This project we are building is nothing people have ever seen yet. It should remain secret until prototype is done. One thing I can say is this privacy issue does not sell user's data to anyone. No forced advertising also. Our first target is not Facebook but Ebay and Groupon and Zynga and Yahoo. We are a nonprofit so this time around, Ebay will be fearful of our existence. We won't be selling one share to Ebay.
The Facebook farce is a fraud. They've capitalized on the basis of bogus numbers. There are hundreds of millions of avatars and shills being sold to the corporate rubes as 'real people.' Hey, Romney even handed us our defense: "corporations are people too."
One major problem with unplugging from Facebook is you will lose the ability to comment in other websites, as they require it now. If I want to comment on an article in the local online paper, I have to have a FB account. Because everyone is who they say they are on FB, right?
Yeah...and my name is really "Carmen." Snork.
Still waiting for Diaspora, btw.
That is a hurdle that we need to jump. It's hard but there's no other choice. If we're going to cut FB out of our lives, then we need to send a message to the other websites that use facebook's plugins.
So if a site uses facebook's comments plugin, I don't even see the comments section, which is just as well for me. That site, isn't really encouraging a free dialogue if their using fb's comment plugin. They're just using us to cross-advertise.
Normal sites offer OpenID or something the like for commenting (in the future it can be BrowserID which Mozilla proposed).
And no need to wait for Diaspora, join any public community pod which accepts registrations: https://github.com/diaspora/di...
Join Diaspora today at diasp.org
So what you do this is create a Profile on Face Book as 'Village Idiot', saying your job is to tear away the fabric of Reality ---and, when they 'cleverly' ask 'how' to do this, say: 'Just start at the Horizon & pull upwards!'. Do this now before it becomes illegal to snark @ Faeces Book....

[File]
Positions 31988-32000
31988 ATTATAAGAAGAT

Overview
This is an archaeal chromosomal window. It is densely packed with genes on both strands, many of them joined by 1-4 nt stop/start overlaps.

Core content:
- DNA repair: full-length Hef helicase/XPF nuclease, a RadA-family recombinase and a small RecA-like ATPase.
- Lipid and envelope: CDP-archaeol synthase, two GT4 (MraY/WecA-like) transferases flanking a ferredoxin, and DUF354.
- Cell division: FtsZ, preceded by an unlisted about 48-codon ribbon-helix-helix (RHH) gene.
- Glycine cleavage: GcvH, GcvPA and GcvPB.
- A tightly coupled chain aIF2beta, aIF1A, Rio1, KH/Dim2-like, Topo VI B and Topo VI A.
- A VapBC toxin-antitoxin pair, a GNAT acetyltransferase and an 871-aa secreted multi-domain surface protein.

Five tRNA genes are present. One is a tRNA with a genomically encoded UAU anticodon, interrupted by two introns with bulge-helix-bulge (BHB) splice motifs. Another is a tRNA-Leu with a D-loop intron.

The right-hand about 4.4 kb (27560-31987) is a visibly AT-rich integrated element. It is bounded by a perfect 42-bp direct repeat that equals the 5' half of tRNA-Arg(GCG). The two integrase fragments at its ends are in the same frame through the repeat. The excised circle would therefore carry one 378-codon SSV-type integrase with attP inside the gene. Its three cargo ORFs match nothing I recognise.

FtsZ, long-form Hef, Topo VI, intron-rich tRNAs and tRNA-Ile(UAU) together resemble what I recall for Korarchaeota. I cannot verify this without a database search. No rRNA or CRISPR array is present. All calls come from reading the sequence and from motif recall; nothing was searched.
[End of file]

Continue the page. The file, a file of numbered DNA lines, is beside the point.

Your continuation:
Watch out for a new project coming out to give Facebook a headache soon. It is called The People's Project. Stay tune for news by end of 2012.
Ming- the creator of this project.
Watch out for The People's project coming soo by end of this year hopefully. Facebook could end up really dead this time. The People's Project is coming.
This article makes a number of serious and interesting points. But it will lose its audience after about three paragraphs as the article is long winded shot through with pontificating, in true left wing and academic fashion.And the people who will congregate around Diasopra will probably be just as dull. I wonder what the average demogarphic and age of the audience was. Get over yourselves and think a much more attractive and funky approach, which can reach a wider audience, esp young people. This be done without losing the valid critique in the article. I speak from a committed social justice, leftwing and academic background.
On the contrary, Diaspora's community has a wide variety of incredibly interesting people. Artists, writers, developers, designers, musicians, activists, philosophers, etc. There are a lot of people with a passion for higher learning and deeper thinking over there, so I wouldn't be quite so quick to knock it.
Sue, I'm truly sorry your attention span has been impaired by years of bad TV, 140-character tweets and the general impatience of youth. But please... don't assume the rest of us also have ADHD, eh?
'Unconvinced' below could be excused for not viewing/reading the 'Freedom in the Cloud' talk - I might mention, a presentation of the Internet Society's New York Chapter - as it is not directly linked in the article. It is at http://isoc-ny.org/?p=1338
Oh. please. Could barely stomach the first page of the article and I refuse to read the rest of this drivel. I love how the professor uses "The Social Network," a FICTIONAL movie in case anyone forgot, as his overarching premise on who Mark Zuckerberg is and why he invented Facebook. To get laid? Sounds like the professor is just bitter.
What an idiot.
I think he was describing what attracts people to facebook in general, not just Zuckerberg's personal motives. I agree with him.
Unconvinced, he made one passing comment/joke about a movie then said it's meaningless. You wrote a comment on an article about a several hour lecture that you couldn't bother to read. My god, how poor is your attention span? You know you can seek help for that.
#FacebookKillers, interesting piece fr #TheVillageVoice on the decline Facebook's privacy monopoly http://t.co/8LAcRrlP
The fact that this website, and every other website, has little f's plastered all over the screen really speaks to how derivative facebook has become to the computer experience. The damage has already been done. There's no escaping facebook. Cheers to anyone who picked up on this social distortion before it became the thing to do.
He brings up some interesting point... as I log into FB to write this comment! www.goodlooknout.com